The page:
B. Some litigation can last for years before any decision is reached, and, even then, the decision may be appealed.This goes in the opposite direction. Delay in decisions means a delay in payment to the firms(firms are paid only when the case is won under the contingency scheme)

C. Firms under the contingency-fee arrangement still pay their employees on an hourly basis.We are talking about how much firms would make not what they do with this payment. I mean, ok this answer choice says employees would be happy, but again gives us no reason why are companies preferring the contingency arrangement.

D. Since the majority of firms specialize in certain kinds of cases, they are able to assess accurately their chances of winning each potential case.Ahh..this is good and in line with the pre-thinking. If I can accurately asses the risk beforehand, I will choose only the cases in which I have high chances of winning. And in each of these cases I would make more than I would have had I chosen the hourly method.

E. Firms working under the contingency-fee arrangement take in fewer cases per year than do firms working under the hourly rate arrangement.Number of cases has nothing to do with why I would choose one over the other. Eliminate.
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Re: More and more law firms specializing in corporate taxes are paid on a  [#permalink]

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New post 06 Jul 2018, 10:07
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More and more law firms specializing in corporate taxes are paid on a contingency-fee basis. Under this arrangement, if a case is won, the firm usually receives more than it would have received if it had been paid on the alternate hourly rate basis. If the case is lost, the firm receives nothing. Most firms are likely to make more under the contingency-fee arrangement.

Which of the following, if true, would most strengthen the prediction above?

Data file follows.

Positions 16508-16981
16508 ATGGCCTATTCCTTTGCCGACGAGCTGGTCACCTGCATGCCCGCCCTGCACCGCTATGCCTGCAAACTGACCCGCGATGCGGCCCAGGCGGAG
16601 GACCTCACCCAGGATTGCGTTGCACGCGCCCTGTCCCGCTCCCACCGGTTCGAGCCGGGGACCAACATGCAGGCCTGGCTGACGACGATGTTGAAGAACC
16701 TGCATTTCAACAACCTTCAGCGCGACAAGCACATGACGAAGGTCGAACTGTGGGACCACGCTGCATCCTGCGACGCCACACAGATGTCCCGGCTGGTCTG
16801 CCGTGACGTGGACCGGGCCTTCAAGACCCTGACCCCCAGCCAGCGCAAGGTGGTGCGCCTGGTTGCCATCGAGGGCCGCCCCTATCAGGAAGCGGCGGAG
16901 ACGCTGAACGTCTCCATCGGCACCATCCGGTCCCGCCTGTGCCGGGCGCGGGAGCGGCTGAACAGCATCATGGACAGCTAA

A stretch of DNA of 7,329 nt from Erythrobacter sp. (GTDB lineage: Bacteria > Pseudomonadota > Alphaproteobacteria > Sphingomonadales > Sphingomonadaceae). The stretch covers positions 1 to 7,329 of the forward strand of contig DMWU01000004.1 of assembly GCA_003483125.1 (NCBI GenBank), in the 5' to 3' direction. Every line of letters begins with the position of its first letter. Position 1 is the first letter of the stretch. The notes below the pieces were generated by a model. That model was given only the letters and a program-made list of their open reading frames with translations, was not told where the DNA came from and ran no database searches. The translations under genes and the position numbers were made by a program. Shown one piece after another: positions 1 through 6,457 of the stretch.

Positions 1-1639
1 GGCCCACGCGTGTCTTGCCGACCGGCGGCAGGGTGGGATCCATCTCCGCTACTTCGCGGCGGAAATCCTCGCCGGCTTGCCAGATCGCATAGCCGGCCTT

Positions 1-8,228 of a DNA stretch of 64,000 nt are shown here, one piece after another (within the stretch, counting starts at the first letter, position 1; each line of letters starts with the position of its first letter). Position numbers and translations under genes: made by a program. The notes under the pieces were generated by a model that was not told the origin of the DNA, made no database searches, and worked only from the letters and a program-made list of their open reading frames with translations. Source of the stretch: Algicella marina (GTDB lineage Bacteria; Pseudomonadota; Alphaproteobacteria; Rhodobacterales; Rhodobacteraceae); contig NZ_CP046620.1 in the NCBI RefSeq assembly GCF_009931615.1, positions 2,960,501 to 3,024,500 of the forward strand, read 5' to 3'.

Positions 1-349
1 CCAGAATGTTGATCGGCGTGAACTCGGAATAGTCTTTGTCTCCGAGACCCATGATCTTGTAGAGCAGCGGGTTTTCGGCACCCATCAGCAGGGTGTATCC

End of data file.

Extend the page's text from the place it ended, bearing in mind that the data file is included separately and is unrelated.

A. Firms that work exclusively under the hourly rate arrangement spend, on average, fewer hours on cases that are won than on cases that are lost.
B. Some litigation can last for years before any decision is reached, and, even then, the decision may be appealed.
C. Firms under the contingency-fee arrangement still pay their employees on an hourly basis.
D. Since the majority of firms specialize in certain kinds of cases, they are able to assess accurately their chances of winning each potential case.
E. Firms working under the contingency-fee arrangement take in fewer cases per year than do firms working under the hourly rate arrangement.

Question Type: Strengthen
BID (Boil It Down): Contingent = Bigger payout if won; Nothing if lost -> Firms make more with Contingent
Conclusion: Most firms make more money under the contingency fee arrangement using an hourly rate basis.
Evidence: All we are told is that firms usually make more money if they win a case under the contingency arrangement if they win, but make nothing if they lose.
Missing Information (Assumption): The gain from the additional payout if won is enough to compensate for the cases lost for most firms.
Goal: Find the option that helps prove that the gain from the additional payout if won is enough to compensate for the cases lost for most firms.

Choice D is correct. This tells us that firms can be choosy, selecting only those cases that they are likely to win. This way they won’t suffer too many losses, which helps reinforce the assumption that the added gains will help make up for the loss in revenue for lost cases. Otherwise, if they DID suffer many losses, then the hourly rate basis would make more sense.